First, guidelines suggest that Americans limit saturated fats and trans fats, added sugars, and sodium. Specifically, guidelines suggest that Americans consume less than 10% of calories from saturated fat, less than 10% of daily calories from added sugar, and no more than 2,300 milligrams of sodium per day.

On a detox diet, you probably won't consume excess saturated fat or sodium. But a program that includes pre-made juice products may include too much sugar.

Keep in mind that added sugar comes in a variety of forms. And just because sugar is "natural" doesn't make it good for you. If your detox juice drink contains honey, brown sugar, agave nectar, or organic cane sugar, then it contains added sugar.

Even if the program you choose doesn't increase your sugar intake, it probably won't meet the recommendations regarding other nutrients.

  • Protein: Your intake is likely to be reduced on a detox plan because most juices and smoothies are made from fruits and vegetables. Some vegetables provide protein but generally not enough to meet your daily needs in the amounts consumed on a detox diet. USDA guidelines recommend that adult women consume about 46 grams of protein per day and adult men consume 56 grams of protein per day.
  • Carbohydrate: On a detox plan, you will probably consume most of your calories in the form of carbohydrates, but depending on the program you may not meet the specific guidelines regarding grams per day. For example, if your program allows you to consume 600 calories per day, even if 75% of those calories come from carbs you still wouldn't meet the 130-gram per day recommendation provided by the USDA.
  • Fat: Very few detox plans include healthy fat. Detox juice drinks and smoothies usually don't include nuts, seeds, plant-based oils, or other healthy fats as recommended by the USDA.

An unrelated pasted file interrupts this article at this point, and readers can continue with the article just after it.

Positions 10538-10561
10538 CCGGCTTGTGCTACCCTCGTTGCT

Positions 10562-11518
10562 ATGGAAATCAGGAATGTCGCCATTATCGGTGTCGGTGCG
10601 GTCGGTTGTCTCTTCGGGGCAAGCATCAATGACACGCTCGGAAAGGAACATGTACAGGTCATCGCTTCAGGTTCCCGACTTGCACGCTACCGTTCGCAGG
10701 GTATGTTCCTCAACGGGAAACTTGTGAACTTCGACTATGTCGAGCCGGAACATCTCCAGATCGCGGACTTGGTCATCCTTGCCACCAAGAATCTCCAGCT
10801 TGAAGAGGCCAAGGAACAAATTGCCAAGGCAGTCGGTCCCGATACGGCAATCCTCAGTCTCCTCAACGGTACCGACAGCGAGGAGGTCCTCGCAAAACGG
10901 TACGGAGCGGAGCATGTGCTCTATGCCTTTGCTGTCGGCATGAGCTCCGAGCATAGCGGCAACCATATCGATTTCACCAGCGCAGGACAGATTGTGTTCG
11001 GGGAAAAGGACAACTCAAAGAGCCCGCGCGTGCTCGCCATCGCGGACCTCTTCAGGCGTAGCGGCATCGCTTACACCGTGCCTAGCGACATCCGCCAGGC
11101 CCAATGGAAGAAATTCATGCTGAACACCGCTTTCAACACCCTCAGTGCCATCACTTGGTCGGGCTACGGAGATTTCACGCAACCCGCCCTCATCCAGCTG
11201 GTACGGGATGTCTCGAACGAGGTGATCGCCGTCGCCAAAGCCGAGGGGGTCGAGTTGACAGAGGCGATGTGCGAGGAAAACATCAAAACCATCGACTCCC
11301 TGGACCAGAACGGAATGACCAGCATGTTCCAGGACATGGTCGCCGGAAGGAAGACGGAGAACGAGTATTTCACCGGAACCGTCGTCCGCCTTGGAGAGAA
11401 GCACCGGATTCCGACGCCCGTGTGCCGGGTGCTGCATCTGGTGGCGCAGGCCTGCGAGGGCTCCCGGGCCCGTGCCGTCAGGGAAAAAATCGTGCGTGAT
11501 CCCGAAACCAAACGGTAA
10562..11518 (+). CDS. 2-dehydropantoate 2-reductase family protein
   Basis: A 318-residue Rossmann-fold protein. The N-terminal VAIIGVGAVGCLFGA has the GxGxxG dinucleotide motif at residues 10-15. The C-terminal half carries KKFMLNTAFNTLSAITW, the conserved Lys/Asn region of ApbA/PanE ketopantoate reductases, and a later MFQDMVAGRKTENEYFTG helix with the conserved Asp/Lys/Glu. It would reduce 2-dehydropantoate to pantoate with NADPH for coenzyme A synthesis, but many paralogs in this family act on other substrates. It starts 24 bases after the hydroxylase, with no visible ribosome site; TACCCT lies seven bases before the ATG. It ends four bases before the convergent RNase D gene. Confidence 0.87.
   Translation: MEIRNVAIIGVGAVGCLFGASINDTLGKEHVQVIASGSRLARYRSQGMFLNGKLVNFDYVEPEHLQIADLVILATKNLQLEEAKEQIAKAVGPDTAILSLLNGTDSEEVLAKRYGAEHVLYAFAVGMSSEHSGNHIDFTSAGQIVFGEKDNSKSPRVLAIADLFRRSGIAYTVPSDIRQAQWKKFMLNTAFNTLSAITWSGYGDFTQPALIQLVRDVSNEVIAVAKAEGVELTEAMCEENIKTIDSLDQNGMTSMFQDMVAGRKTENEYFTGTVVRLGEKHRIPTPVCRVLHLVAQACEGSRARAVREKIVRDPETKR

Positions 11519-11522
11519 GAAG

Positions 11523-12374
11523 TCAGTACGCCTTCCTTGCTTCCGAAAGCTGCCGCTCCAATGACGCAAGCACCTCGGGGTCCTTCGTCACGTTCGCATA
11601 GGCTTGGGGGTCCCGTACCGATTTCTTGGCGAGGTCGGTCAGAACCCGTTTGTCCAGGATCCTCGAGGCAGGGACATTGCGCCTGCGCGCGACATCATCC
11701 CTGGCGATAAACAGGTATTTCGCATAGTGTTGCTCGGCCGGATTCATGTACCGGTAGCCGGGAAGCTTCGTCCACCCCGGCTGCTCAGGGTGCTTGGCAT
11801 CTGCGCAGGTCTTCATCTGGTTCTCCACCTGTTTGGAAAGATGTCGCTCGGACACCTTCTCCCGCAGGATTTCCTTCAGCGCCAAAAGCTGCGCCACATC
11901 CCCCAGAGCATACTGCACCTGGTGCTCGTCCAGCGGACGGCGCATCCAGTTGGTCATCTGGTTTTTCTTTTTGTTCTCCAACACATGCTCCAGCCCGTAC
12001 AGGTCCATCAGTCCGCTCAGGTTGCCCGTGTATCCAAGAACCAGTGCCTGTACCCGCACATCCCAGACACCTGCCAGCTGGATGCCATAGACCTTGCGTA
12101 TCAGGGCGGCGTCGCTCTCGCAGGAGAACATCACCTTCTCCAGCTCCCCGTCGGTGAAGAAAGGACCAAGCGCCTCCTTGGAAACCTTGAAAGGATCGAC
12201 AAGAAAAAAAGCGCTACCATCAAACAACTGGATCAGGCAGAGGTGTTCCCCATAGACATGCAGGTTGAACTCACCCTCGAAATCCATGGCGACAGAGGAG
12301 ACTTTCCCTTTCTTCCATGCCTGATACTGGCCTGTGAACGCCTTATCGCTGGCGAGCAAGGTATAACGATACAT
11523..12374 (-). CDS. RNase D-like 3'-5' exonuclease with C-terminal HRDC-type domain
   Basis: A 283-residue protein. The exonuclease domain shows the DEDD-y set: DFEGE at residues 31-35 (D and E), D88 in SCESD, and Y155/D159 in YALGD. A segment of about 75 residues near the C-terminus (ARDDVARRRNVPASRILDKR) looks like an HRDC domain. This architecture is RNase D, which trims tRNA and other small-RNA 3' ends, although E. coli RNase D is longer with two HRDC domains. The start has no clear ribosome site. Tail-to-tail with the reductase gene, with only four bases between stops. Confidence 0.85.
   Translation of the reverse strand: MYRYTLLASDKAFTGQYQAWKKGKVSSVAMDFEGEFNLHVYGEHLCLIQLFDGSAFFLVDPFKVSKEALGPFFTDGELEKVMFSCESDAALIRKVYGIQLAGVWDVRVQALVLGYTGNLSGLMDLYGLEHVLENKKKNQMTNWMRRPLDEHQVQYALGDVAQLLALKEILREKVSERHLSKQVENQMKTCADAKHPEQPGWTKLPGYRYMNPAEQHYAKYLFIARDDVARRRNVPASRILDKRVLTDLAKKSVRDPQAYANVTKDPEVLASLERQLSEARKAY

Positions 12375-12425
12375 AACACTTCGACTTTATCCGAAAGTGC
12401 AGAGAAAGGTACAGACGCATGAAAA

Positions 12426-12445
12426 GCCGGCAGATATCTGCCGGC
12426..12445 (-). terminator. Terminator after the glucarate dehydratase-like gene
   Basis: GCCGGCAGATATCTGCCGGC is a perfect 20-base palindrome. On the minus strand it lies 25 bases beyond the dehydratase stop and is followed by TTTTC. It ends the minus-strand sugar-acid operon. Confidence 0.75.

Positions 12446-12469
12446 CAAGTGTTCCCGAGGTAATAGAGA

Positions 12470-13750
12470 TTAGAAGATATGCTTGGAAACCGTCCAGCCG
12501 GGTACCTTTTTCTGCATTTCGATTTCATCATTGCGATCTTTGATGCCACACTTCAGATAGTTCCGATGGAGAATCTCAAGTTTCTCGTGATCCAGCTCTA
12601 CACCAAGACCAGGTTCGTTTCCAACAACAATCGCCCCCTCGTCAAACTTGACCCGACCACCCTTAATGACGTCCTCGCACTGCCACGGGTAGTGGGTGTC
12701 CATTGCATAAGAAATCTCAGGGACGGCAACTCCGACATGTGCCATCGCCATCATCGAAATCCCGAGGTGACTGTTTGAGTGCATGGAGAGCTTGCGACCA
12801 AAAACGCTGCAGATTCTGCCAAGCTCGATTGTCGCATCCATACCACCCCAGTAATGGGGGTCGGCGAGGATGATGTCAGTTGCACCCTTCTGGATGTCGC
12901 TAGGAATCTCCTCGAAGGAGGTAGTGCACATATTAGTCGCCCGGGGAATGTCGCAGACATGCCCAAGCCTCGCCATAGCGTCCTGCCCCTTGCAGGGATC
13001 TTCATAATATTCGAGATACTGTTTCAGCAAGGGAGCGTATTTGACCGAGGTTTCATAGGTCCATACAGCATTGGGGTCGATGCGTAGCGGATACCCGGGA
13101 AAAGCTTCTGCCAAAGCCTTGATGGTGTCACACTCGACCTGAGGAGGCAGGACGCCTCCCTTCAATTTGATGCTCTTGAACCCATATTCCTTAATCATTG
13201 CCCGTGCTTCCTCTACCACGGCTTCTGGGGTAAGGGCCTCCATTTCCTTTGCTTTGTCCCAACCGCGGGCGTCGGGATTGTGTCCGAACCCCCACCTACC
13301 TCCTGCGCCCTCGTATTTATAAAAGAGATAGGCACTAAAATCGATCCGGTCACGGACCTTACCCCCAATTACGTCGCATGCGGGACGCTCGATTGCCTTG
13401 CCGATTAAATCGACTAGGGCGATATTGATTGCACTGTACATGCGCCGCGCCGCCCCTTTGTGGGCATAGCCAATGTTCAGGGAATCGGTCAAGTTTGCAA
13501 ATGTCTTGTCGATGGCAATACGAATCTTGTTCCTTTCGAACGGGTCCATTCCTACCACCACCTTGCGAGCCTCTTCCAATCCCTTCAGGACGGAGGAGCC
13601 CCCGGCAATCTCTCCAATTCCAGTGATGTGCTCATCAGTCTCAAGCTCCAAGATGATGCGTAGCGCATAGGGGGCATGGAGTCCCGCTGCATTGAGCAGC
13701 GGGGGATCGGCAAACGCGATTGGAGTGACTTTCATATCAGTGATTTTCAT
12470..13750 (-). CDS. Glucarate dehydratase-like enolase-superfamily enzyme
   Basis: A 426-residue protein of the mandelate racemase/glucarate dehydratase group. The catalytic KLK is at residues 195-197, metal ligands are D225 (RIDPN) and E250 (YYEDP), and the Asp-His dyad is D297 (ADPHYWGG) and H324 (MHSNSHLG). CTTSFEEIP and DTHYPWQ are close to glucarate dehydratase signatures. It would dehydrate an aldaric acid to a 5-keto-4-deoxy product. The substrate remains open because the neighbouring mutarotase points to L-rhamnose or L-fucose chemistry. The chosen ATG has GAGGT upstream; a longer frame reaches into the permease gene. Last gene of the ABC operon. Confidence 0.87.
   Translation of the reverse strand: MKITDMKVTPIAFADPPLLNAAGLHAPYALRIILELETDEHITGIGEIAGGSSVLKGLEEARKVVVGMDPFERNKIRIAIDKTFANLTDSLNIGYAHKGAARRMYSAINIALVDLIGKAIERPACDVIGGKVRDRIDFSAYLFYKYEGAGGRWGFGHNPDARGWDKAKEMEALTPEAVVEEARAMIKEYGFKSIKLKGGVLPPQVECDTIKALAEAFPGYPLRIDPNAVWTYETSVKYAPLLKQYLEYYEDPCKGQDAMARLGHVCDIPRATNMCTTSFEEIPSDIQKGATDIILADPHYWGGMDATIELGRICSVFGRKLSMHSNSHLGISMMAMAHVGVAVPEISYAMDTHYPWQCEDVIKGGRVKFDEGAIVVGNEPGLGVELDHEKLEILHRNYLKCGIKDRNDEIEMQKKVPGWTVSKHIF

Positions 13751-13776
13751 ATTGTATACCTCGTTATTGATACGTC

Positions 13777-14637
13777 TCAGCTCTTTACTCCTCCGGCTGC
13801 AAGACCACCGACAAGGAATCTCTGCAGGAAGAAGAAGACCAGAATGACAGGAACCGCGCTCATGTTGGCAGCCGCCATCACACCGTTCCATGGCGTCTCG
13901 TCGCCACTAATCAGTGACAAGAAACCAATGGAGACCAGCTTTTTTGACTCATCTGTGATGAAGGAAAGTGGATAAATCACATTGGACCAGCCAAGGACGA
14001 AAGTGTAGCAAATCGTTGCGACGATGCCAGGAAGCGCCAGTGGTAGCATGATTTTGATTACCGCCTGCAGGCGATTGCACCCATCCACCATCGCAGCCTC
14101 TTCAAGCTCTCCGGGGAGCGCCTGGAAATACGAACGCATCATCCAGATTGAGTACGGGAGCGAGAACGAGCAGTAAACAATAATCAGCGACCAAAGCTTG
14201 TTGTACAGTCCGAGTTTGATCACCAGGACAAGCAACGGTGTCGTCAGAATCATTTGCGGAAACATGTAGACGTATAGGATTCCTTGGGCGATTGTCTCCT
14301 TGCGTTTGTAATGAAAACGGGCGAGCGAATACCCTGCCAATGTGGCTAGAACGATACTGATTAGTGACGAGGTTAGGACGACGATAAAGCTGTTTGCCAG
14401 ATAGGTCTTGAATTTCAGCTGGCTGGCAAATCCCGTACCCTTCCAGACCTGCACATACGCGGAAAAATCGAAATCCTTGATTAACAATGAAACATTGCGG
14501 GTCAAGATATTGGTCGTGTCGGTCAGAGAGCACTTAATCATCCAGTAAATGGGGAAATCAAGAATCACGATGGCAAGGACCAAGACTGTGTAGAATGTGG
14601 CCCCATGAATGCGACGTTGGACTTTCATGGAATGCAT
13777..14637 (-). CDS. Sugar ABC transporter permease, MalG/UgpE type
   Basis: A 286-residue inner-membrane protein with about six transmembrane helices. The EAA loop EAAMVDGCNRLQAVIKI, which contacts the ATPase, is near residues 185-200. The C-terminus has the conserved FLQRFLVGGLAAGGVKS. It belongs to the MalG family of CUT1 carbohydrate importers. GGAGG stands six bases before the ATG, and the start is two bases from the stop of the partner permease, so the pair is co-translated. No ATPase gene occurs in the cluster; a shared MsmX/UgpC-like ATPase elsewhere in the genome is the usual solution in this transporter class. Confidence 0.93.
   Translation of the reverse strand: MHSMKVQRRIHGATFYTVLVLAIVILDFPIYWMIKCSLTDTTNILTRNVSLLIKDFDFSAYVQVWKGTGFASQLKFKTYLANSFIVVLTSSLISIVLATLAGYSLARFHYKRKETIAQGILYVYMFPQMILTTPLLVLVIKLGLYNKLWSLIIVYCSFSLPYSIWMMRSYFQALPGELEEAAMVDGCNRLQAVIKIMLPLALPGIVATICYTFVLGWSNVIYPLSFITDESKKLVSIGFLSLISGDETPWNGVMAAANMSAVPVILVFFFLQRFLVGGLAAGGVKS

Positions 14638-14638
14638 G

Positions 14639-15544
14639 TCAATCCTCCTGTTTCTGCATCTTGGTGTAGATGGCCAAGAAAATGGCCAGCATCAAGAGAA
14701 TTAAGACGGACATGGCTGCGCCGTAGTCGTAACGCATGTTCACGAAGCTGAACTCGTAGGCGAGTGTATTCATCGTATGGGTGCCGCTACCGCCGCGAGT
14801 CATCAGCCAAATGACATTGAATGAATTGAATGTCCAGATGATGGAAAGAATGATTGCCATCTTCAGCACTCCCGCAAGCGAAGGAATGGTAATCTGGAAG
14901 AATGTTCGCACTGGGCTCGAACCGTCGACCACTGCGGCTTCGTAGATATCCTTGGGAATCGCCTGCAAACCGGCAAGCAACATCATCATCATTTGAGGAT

• Fiber: Your grain intake is likely to be too low on a detox diet. Most detox plans include no grains at all—and certainly no whole grains, as recommended by the USDA. Fruits and vegetables provide fiber in their whole form (and in smoothies) but not in juice form. This would make it very hard to reach the recommended intake of fiber which ranges from 22–34 grams per day depending on your age and sex.


Few detox diets provide enough calories to meet your daily energy needs. Each plan is different, but some programs only provide for 500–600 calories per day. Very low-calorie programs like these are only recommended under medical supervision.

Not meeting your calorie needs for even three days may cause side effects including fatigue, headaches, and fogginess. Calorie deprivation for a longer period of time can cause more serious side effects.

If you consider a detox plan, see how many calories per day you are likely to consume. Then compare that number to your personalized energy needs. To estimate your number, you can use a calorie calculator. This calculator takes your age, sex, goals, and activity level into account to determine the best number for you.

Similar Diets